In the Journals

Hypnotherapy benefits patients with functional heartburn

Esophageal-directed hypnotherapy was well tolerated and improved symptoms and quality of life in patients with functional heartburn in a pilot study.

“Visceral hypersensitivity and symptom hypervigilance are believed to drive functional heartburn and therefore conventional medical interventions, such as anti-reflux therapy, are not typically effective. This leaves people with limited treatment options for a burdensome medical problem,” Megan E. Riehl, PsyD, a licensed health psychologist and clinical instructor in the division of gastroenterology at University of Michigan, told Healio Gastroenterology. “Esophageal directed hypnotherapy is used to promote a deep state of relaxation with focused attention, which allows the patient to learn to modulate physiological sensations, such as heartburn.”

Megan E. Riehl

John E. Pandolfino

To assess the feasibility, acceptability and clinical utility of esophageal-directed hypnotherapy in patients with functional heartburn, Riehl and colleagues, including John E. Pandolfino, MD, from the Esophageal Center at Northwestern University Feinberg School of Medicine in Chicago, performed an open-label controlled trial of nine adults with functional heartburn (8 women; mean age, 44.9 years) who were recruited from a proton pump inhibitor nonresponder phenotyping study.

Participants underwent 7 weekly hypnotherapy sessions plus CD-guided exercises for daily use at home, and completed questionnaires before and after treatment to assess symptoms, psychological functioning, perceived stress, health-related quality of life and hypnotizability. They were allowed to continue their treatment regimen during the study, including PPIs.

After treatment, visceral anxiety decreased (P = .01), emotional quality of life increased (P = .05), symptom severity decreased (P = .01) and there was a trend for reduced heartburn catastrophizing (P = .06). All participants reported their symptoms improved, with half reporting their esophageal symptoms improved “substantially.”

“Our study was the first to show that hypnotherapy produced improvements in heartburn symptoms, decreased visceral anxiety and improved quality of life,” Riehl said. “This offers patients a non-pharmaceutical option for the treatment of their refractory heartburn symptoms.” – by Adam Leitenberger

Disclosures: The researchers report no relevant financial disclosures.

Esophageal-directed hypnotherapy was well tolerated and improved symptoms and quality of life in patients with functional heartburn in a pilot study.

“Visceral hypersensitivity and symptom hypervigilance are believed to drive functional heartburn and therefore conventional medical interventions, such as anti-reflux therapy, are not typically effective. This leaves people with limited treatment options for a burdensome medical problem,” Megan E. Riehl, PsyD, a licensed health psychologist and clinical instructor in the division of gastroenterology at University of Michigan, told Healio Gastroenterology. “Esophageal directed hypnotherapy is used to promote a deep state of relaxation with focused attention, which allows the patient to learn to modulate physiological sensations, such as heartburn.”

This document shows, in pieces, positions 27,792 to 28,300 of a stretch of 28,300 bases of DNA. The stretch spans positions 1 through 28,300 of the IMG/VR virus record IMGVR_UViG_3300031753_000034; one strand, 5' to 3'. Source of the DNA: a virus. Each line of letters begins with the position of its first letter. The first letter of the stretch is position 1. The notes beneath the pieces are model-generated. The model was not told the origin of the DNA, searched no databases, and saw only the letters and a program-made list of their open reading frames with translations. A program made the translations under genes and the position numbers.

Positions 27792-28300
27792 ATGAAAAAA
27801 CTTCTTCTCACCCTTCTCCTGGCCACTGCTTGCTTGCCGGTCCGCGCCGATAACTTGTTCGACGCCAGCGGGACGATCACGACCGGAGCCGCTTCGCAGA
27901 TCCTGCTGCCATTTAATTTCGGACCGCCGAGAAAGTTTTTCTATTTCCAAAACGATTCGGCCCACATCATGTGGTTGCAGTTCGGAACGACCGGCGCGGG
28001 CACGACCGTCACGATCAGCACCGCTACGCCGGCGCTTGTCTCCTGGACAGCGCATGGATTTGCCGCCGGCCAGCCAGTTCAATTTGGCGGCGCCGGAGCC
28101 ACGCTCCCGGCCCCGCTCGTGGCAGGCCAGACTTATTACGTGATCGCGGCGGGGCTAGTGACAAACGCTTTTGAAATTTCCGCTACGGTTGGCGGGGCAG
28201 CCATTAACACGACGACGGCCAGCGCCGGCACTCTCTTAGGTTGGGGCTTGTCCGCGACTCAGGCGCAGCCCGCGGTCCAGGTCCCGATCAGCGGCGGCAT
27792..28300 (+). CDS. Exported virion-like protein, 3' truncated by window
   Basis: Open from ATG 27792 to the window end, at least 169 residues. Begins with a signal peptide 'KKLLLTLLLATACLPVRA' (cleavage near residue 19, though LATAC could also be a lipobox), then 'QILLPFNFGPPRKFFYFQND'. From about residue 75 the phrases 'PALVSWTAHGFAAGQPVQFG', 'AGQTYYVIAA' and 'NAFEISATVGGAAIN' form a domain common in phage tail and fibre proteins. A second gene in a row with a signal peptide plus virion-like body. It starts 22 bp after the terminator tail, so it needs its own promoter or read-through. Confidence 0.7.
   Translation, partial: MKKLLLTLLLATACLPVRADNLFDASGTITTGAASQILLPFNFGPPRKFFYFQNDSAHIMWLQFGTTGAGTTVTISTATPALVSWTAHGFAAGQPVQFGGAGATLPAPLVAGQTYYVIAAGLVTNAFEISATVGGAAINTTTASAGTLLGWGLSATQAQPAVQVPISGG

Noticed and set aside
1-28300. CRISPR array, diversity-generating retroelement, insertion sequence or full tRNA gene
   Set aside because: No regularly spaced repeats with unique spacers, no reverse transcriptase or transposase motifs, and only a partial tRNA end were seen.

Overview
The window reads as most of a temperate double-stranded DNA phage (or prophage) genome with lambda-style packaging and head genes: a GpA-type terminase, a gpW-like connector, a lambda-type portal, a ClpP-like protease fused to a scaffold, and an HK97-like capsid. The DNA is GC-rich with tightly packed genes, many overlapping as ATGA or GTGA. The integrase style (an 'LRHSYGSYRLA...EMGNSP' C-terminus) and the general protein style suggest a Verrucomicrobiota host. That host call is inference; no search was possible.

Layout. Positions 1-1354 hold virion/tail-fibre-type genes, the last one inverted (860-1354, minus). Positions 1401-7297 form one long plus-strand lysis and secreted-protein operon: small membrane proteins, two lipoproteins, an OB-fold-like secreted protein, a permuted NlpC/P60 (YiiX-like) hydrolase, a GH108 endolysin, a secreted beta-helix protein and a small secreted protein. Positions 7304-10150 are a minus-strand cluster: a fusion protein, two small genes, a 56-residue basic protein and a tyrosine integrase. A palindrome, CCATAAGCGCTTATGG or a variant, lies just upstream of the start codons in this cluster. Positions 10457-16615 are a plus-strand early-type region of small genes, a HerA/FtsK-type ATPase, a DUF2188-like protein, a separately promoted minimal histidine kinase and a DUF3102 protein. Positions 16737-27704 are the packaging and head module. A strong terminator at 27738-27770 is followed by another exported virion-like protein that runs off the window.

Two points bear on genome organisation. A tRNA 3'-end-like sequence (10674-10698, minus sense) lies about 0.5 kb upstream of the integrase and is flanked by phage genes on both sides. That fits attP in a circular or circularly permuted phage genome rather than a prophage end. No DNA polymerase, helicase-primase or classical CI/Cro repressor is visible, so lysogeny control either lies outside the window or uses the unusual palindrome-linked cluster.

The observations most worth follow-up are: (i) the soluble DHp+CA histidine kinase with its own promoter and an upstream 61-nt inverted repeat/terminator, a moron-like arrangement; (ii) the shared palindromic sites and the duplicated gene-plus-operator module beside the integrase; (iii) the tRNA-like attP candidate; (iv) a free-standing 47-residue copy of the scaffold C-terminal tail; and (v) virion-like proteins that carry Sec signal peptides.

Megan E. Riehl

John E. Pandolfino

To assess the feasibility, acceptability and clinical utility of esophageal-directed hypnotherapy in patients with functional heartburn, Riehl and colleagues, including John E. Pandolfino, MD, from the Esophageal Center at Northwestern University Feinberg School of Medicine in Chicago, performed an open-label controlled trial of nine adults with functional heartburn (8 women; mean age, 44.9 years) who were recruited from a proton pump inhibitor nonresponder phenotyping study.

Participants underwent 7 weekly hypnotherapy sessions plus CD-guided exercises for daily use at home, and completed questionnaires before and after treatment to assess symptoms, psychological functioning, perceived stress, health-related quality of life and hypnotizability. They were allowed to continue their treatment regimen during the study, including PPIs.

After treatment, visceral anxiety decreased (P = .01), emotional quality of life increased (P = .05), symptom severity decreased (P = .01) and there was a trend for reduced heartburn catastrophizing (P = .06). All participants reported their symptoms improved, with half reporting their esophageal symptoms improved “substantially.”

“Our study was the first to show that hypnotherapy produced improvements in heartburn symptoms, decreased visceral anxiety and improved quality of life,” Riehl said. “This offers patients a non-pharmaceutical option for the treatment of their refractory heartburn symptoms.” – by Adam Leitenberger

Disclosures: The researchers report no relevant financial disclosures.